|Simon Jeffes on bowed guitar (left) with David Sylvian and Ryuichi Sakamoto|
Wow, what a loaded track title and what a loaded track. This band was born out of a hallucinated dream experienced by one Simon Jeffes while recovering from food poisoning. In one fever dream he saw an all seeing eye viewing a couple making love, lovelessly with modern technology rather than with passion, then in another room viewing a man staring at himself in the mirror with obsession, and finally in another room there was a musician with an arsenal of keyboards, with headphones on, making music no one could hear except himself. All of this was a dire nightmaric vision to him. He saw all these people as self-interested prisoners to the cold order of modernity.
A couple of days later while strolling on the beach with better health and spirit, a poem came to him: “I am the proprietor of the Penguin Cafe, I will tell you things at random'” and so on explaining the virtues of living an unorderly fearless life. Somehow, seeing through his vision and creating this monument to a new form of neo-folk, an “imaginary folkloric” music as Simon would put it, that showed something from the past truly mattered. A band that could play somewhere, out in the open, a seamless version of free folk music that would be where these cold people could go and open up.
You see, up to this point, in 1972, Simon was struggling mightily with the spirit of his life. Simon was born in Sussex to a father who had a profession that required him to travel to many foreign countries. This type of life meant the Simon spent most of his life moving around Canada and Europe, never feeling much rooted to any home. When he finally picked up a guitar at the age of 12, that gave him some sort of consolation. So enamored he was with music that he enlisted in a music university as soon as he could. There he would learn classical theory and technique but become quickly disillusioned with the stiff order of it all. Shortly thereafter he dropped out and joined Gilbert Biberian’s Omega Players (an avant garde 10-piece guitar ensemble). Something he quickly developed a distaste for, for being far too eggy and cerebral.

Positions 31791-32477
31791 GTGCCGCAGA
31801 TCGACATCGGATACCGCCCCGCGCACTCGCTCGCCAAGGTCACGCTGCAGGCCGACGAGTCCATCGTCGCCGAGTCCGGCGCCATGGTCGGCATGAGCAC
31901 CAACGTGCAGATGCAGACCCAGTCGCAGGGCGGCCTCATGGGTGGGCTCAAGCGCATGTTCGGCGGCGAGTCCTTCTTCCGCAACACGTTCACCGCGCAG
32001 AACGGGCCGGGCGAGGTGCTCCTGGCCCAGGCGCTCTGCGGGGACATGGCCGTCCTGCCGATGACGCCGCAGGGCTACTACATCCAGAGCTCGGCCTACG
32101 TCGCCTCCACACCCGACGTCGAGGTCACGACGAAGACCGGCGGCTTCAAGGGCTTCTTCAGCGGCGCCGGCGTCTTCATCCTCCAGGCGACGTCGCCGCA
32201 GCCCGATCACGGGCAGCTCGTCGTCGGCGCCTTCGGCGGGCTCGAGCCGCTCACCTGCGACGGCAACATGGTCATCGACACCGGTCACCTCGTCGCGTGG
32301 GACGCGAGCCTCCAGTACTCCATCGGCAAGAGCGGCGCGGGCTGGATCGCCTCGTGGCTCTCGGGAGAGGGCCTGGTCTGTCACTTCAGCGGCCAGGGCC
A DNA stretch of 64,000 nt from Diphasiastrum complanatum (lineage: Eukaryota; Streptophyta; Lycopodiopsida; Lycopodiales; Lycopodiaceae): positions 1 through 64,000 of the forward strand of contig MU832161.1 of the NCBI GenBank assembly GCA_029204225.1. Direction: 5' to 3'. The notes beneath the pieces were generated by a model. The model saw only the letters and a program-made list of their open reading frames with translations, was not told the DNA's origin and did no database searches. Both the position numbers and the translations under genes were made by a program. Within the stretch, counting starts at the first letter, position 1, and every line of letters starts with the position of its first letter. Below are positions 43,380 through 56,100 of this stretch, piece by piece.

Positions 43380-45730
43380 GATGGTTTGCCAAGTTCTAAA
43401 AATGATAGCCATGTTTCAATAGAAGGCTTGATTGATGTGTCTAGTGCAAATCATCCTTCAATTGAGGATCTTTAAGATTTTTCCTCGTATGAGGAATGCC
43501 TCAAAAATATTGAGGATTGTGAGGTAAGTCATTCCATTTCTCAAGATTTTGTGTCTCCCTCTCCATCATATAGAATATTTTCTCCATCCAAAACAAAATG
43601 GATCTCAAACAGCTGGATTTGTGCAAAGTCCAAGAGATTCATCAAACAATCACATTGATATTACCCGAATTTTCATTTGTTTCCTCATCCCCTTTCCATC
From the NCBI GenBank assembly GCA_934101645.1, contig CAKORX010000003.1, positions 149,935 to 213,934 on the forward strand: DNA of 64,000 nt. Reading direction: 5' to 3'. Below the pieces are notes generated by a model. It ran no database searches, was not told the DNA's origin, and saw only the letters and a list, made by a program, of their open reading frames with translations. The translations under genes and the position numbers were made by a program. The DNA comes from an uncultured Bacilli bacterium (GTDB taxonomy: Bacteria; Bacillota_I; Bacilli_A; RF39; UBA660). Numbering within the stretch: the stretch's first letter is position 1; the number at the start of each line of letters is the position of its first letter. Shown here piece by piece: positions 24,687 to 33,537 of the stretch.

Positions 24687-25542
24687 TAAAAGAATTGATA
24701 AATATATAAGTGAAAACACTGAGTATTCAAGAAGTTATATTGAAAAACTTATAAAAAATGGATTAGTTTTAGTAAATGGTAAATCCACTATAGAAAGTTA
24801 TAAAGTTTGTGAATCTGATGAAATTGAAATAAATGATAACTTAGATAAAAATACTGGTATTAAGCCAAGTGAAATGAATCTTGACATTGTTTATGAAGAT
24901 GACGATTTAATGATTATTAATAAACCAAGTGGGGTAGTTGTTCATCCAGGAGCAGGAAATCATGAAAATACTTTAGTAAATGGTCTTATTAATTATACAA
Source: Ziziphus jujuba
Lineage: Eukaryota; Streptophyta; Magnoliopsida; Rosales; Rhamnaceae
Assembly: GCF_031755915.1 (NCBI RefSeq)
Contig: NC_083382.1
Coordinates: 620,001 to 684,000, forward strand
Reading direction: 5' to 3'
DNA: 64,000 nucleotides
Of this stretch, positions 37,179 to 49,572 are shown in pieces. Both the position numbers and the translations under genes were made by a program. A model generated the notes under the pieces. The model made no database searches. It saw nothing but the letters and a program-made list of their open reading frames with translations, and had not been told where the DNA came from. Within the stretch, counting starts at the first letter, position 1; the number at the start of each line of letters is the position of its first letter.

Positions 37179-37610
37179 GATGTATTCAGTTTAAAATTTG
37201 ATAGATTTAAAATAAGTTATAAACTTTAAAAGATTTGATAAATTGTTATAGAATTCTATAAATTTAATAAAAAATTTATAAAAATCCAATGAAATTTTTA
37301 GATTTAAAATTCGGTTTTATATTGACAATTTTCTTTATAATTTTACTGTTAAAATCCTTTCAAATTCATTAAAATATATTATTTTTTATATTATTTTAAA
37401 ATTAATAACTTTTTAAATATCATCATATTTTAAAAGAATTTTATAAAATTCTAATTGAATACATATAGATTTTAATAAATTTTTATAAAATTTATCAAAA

For a brief period in the early 70’s he toyed with the idea of being a rock musician. Simon would serve as lead guitarist for singer-songwriter Rupert Hine, and even went so far as creating demos trying pull of some kind of a reggae vocalist career. By 1972, he took a sojourn to Japan and discovered a whole slew of ethnic music he never heard before. The sound of African kora music, Japanese koto folk, and so on set him on a different path. While he deeply loved all this new folk music, he knew that he shouldn’t be a privileged westerner emulating it, he should come back home and create his own ethnic music.
His idea of making music that wasn’t omnivorous, but expanding and omnidirectional was a cousin in spirit to the music of Mike Oldfield‘s and the Third Ear Band. Simon dreamt of creating a music that would appeal to listeners and remind them of: “Beethoven, Bach, Erik Satie, John Cage, Abba, Wilson Pickett, Zimbabwean mbira, Cajun fiddle, Irish bagpipe, Venezuelan cuatro, West African choral, the Rolling Stones, and Stravinsky.” He had a pan-folk vision when everyone else was running into their own caves. In 1973, he rounded up 3 other musicians Helen Liebmann (who would become his long time companion) on cello, Gavin Wright on violin, and Steve Nye on electric piano and with himself on lead guitar (and many other instruments) they played their first gigs in London. The first two pieces they recorded were the appropriately named “Penguin Cafe Single” and my track of the day “The Sound of Someone You Love Who’s Going Away and It Doesn’t Matter”.